It’s been a while since the mountains saw a big snowfall. That’s about to change — in a big way.
A strong storm system will move into the southwest starting on Tuesday night, bringing with it the likelihood for the first significant snowfall of the season for snow-starved southern Colorado. A slow-moving area of low pressure will draw up Pacific moisture, resulting in as much as 30 inches of snow for parts of southwest Colorado by Thursday evening.
For southern Colorado, this storm has the potential to put a notable dent in the recent drought conditions there. Perhaps more importantly, this storm should deliver a big, needed snowfall to the San Juan and Sangre de Cristo mountains of southern Colorado. Most of southern Colorado has seen little-to-no snow so far this fall, even while northern Colorado’s enjoyed a relatively healthy start to the winter season.
Psst. San Juan mountains. 👀 There’s some moisture coming your way! #cowx
Not a #drought buster for the Four Corners, but hopefully helps keep worsening drought conditions at bay. pic.twitter.com/ypPVuXF1pC
— ColoClimateCenter (@ColoradoClimate) November 19, 2019
Snowfall amounts could total up to 30 inches in the San Juan mountains, according to the National Weather Service. The storm’s slow movement from the southwest makes it an ideal setup for a big snow event for western and southern Colorado.
It’s not just the San Juans that’ll see big snow, either. The West Elk, Sawatch and Flat Top mountain ranges were under winter storm watches as of Monday night, with up to a foot of snow anticipated there starting on Tuesday night and lasting into Thursday. That means ski resorts like Aspen, Crested Butte and Snowmass should see healthy snowfall totals from this system.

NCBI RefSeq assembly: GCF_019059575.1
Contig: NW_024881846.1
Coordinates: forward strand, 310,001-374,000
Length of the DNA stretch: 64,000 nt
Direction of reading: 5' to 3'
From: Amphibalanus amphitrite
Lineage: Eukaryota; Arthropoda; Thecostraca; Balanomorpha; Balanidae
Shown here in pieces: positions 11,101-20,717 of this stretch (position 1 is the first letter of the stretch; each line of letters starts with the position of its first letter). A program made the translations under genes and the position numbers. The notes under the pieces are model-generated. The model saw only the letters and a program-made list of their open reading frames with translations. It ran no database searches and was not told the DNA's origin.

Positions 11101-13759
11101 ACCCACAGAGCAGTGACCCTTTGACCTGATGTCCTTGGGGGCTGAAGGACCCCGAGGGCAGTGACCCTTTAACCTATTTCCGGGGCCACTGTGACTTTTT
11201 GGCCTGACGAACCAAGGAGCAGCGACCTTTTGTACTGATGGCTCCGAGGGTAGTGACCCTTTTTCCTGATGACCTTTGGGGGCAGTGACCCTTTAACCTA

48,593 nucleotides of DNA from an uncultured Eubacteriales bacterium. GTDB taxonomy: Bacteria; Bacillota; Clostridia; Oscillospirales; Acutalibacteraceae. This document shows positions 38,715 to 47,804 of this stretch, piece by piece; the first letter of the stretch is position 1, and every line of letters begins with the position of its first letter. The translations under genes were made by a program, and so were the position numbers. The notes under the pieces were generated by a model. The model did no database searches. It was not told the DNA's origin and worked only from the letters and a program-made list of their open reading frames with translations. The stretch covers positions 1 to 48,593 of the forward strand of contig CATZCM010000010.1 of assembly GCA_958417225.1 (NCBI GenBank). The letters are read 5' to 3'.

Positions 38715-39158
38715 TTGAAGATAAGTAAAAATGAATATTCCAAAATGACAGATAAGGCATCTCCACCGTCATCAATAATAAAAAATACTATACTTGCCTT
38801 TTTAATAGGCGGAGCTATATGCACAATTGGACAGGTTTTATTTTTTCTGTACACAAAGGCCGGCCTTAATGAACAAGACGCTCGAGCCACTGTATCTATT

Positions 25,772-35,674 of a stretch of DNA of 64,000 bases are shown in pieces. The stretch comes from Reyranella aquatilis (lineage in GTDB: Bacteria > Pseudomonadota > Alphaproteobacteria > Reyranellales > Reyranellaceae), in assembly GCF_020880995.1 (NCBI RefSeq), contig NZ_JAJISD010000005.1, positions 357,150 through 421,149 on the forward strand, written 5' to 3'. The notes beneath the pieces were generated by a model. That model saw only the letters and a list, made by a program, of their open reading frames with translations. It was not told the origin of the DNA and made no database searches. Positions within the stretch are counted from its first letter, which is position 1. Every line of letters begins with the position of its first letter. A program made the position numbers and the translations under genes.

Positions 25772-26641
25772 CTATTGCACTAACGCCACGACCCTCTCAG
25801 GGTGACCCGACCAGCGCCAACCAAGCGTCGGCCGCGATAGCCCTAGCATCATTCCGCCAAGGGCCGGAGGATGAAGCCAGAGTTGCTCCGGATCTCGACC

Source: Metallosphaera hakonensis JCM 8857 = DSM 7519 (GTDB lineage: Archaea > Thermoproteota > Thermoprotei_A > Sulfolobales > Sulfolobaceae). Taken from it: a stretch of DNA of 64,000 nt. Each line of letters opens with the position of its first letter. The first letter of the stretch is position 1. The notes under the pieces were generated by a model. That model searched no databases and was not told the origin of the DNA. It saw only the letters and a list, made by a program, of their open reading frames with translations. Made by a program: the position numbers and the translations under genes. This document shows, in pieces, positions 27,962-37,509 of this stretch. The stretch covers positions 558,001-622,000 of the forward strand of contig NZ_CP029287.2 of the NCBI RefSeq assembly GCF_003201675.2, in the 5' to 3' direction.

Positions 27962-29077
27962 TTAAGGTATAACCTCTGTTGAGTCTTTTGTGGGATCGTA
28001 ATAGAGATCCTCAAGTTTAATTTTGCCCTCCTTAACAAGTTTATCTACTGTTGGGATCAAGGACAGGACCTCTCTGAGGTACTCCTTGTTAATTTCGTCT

The central mountains should also see a few inches of snow, though the highest amounts will likely stay in western and southern Colorado. Mountain travel on Interstate 70 will be tricky on Wednesday and Thursday.
As far as the Denver metro area, there is greater uncertainty about snow amounts this week, but this storm generally appears to be a lighter snow event for most of the urban corridor. Snow will likely start on Wednesday as a strong cold front moves in from the north, and light snow will probably stick around for the majority of Thursday.
At this point, the heaviest of the snowfall in Denver looks to fall on Wednesday night as the storm first starts up. While Wednesday’s precipitation may initially start as rain along the Front Range, it should quickly switch over to snow. That could lead to a quick inch or two of snow during or just after Wednesday evening’s commute.
That said, the Denver area will be on the northern fringes of this storm, meaning that snow should be generally light after Wednesday evening’s initial burst. It’ll likely snow lightly throughout the day on Thursday before gradually winding down on Thursday night. Total accumulations look to be about 1 to 3 inches along the Front Range.
As usual, some of Denver’s higher suburbs along the Palmer Divide and the foothills will likely see slightly higher amounts from this storm — perhaps on the order of 3 to 6 inches.
Any snow will add to what’s already been an unusually active start to the winter season for the Denver area. So far this season, Denver has officially seen 13.7 inches of snowfall, well above the season-to-date average of about 9 inches.
It appears that the overall weather pattern could stay active into next week as well. The Climate Prediction Center’s 6 to 10 and 8 to 14 day outlook products both highlight Colorado as having higher-than-average changes for an active week. Another storm looks possible next Monday and Tuesday, which could disrupt early Thanksgiving holiday travel.